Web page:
Irritant contact dermatitis is the most common factor, representing up to 40% of all glove-induced dermatitis. Irritant contact dermatitis is a non-immune reaction, which affects some surgical glove users.
Long-term glove occlusion can increase transepidermal water loss of the skin and affect the skin's barrier function. In addition, the occlusion nature of gloves will keep breakthrough chemicals in contact with the skin. Under occlusion, the permeation of chemicals and the response of irritants and allergens in the skin can be heightened considerably. Therefore, it is important to select a glove according to the length of time it will be worn and its durability. Controlling the extent of glove usage will limit transepidermal water loss, and a more resistant glove material will prevent high leakage rates.
Alkaline gloves alter the normal skin surface pH level of 5.5. Studies demonstrate that the pH average of powder-free gloves is 5.8, where powdered gloves average a pH of 7.5. Alkaline gloves have demonstrated increased skin dryness and irritation. In addition, mechanical irritation is mainly created by glove powder. Studies have also shown that glove powder significantly alters the skin's roughness. Finally, endotoxin levels differ between gloves. It has been shown that glove endotoxin contamination may alter the skin's integrity.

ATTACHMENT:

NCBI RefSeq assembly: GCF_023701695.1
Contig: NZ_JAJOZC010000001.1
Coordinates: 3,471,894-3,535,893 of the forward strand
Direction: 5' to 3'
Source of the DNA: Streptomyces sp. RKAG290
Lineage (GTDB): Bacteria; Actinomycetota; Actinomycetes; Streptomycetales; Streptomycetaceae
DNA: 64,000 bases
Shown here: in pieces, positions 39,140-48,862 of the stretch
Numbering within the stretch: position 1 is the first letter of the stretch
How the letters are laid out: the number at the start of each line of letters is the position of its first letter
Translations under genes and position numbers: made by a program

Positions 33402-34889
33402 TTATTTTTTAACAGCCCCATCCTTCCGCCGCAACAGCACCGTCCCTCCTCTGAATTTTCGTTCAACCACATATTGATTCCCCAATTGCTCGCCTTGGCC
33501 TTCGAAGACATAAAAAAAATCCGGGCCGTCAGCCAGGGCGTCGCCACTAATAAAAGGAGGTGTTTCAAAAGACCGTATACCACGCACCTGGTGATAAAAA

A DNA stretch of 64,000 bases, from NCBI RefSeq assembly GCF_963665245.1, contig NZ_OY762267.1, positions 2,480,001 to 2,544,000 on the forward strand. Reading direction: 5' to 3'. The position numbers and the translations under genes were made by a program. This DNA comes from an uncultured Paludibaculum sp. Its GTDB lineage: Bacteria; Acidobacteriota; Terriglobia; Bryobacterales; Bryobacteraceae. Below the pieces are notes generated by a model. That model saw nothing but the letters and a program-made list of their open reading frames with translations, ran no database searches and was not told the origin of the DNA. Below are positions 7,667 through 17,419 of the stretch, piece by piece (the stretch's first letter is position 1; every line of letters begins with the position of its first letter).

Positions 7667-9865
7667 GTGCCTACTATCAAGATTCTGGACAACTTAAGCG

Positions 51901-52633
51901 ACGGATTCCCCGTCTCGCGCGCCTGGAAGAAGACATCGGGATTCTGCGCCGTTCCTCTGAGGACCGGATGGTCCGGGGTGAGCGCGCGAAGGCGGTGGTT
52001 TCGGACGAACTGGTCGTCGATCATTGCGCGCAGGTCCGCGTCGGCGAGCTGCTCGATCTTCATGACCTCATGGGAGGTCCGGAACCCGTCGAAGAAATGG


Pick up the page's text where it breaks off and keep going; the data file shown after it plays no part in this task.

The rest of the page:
In practice, it is not uncommon for endogenous irritant and allergic aetiologies to coexist in the development of certain eczemas. It is important to seek in the history, or by a home or workplace visit, any recreational and occupational factors that may exacerbate any of the above described symptoms. The management of irritant contact dermatitis principally involves the protection of the skin from the irritants. The most common irritants are soaps and detergents, although water itself can be an irritant. The principles of management involve avoidance, protection and substitution.
Some recommendations from occupational health officials to minimise the impact of glove-induced contact dermatitis are to:
In conclusion, several studies have confirmed that the long-term prognosis for occupational contact dermatitis is poor. A Swedish study showed that 25% of 555 patients investigated for occupational contact dermatitis, over a ten-year period, maintained permanent symptoms. In a large study in Western Australia, 55% of 949 patients showed consistent dermatitis after two years. Milder cases of contact dermatitis were treated successfully upon the ease of avoidance and early interventions. Studies in the US have shown a decline in the number of workers' compensation claims for natural rubber latex-related illness following institutions' transitions from powdered to powder-free gloves. This effect could have been due to decreased skin and mucosal exposures of employees to latex allergens.
Countries with guidelines for low-protein, powder-free, natural rubber latex glove use have seen dramatic declines in the incidence of latex-induced responses in end-users.
Preventing skin dermatitis by different measures of avoiding the irritants still represents our best therapeutic solution.